UCCX Architecture

UCCX is an application server in the Cisco’s Unified Communications suite that provides basic or advanced IVR, call queuing, Automatic Call Distribution (ACD), agent management like reporting and recording (both built in, and using the Quality Management and Advanced Quality Management products. The basic components required to process calls in UCCX are a Unified Communications Manager cluster, gateways for PSTN access, and a UCCX node or HA cluster.

A CCX HA cluster is based on a Publisher/Subscriber relationship, like UCM, but is an active/passive cluster. One node performs all call processing and the other node is available as a hot standby. When a failover occurs, either administrative, based on a failure, or for instance if a node is restarted, the node will stay active until something causes it to fail back the other node. This is because, since calls can be actively terminated to the UCCX server, failover can cause an interruption of call processing. When a failover occurs, call that are terminated to the CCX server will be lost, while calls actively talking to agents should not be.

The basis of call handling in UCCX is the application, which is a combination of a script, one or more triggers, and zero or more parameters. There are also prompts, queues, agents, and a lot of other pieces, but they center around these 3.

Scripts: Created by a dedicated editor (Cisco Unified CCX Editor) can preform a wide variety of call handling operations (answer calls, transfer calls, collect DTMF digits, play prompts, etc.), interact with CCX queues and agents, process data, etc.

Triggers: CTI route points registered with Unified CM. Ports are used to route a call to a specific application. Triggers can also set the language in a multi-language environment, and can be referenced in a script, so the script can handle calls to individual triggers differently.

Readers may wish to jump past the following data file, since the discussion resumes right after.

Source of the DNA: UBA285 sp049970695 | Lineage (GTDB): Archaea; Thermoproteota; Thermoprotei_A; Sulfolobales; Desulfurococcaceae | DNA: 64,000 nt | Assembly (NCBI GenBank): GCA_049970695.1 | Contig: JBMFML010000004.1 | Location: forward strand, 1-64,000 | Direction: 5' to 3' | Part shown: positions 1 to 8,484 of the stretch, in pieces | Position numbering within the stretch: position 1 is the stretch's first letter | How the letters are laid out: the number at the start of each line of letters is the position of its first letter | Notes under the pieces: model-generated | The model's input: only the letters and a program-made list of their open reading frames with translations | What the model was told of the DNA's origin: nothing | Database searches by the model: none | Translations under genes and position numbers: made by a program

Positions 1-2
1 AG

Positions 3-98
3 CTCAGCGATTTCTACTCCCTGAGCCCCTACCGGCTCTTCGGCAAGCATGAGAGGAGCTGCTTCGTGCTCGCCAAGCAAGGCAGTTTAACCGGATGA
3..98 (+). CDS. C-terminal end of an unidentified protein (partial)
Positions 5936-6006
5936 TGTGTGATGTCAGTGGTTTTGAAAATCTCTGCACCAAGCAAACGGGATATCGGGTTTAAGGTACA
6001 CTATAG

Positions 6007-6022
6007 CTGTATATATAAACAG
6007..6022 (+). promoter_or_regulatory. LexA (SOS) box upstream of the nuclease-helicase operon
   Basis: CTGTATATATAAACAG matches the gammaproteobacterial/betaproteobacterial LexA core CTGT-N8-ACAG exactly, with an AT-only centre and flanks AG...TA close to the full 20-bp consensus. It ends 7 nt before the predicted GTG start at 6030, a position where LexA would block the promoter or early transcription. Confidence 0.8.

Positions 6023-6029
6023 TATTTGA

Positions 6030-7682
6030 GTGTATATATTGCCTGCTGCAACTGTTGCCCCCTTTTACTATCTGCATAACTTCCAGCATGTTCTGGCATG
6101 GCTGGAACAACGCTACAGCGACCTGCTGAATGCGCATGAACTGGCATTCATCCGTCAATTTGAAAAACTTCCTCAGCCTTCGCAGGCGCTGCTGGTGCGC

Parameters: Values that can be fed to a script to customize it for a specific application.

A single script can be used for multiple applications. For instance, a script could be created that answers a call, plays a welcome prompt, and places the caller in a queue, playing music on hold and a periodic announcement until an agent becomes available. The company using it needs 2 call flows, one for sales, and one for repairs. The call flows are identical, except that the welcome prompt should reflect the department called, and the callers should be placed in the queues called “sales” and “repairs,” respectively. Rather than create a separate script for each department, a single script can be used, that expects parameters for the welcome prompt and the queue name. Then, “sales” and “service” applications are created, with the appropriate values configured as parameters. Then, triggers are assigned to each of them, say 1000 for sales, and 1001 for service. When a person called 1000, UCM rings the trigger 1000 on CCX, and CCX handles the call using the application (script and parameters) assigned to that trigger.

Note that it is possible to create a single script, single application, with multiple triggers, and route the call based on that. I tend to prefer the first way, as it tends to allow for easier administration.

Over some upcoming posts, I will take a deeper dive into these topics, and provide some examples.


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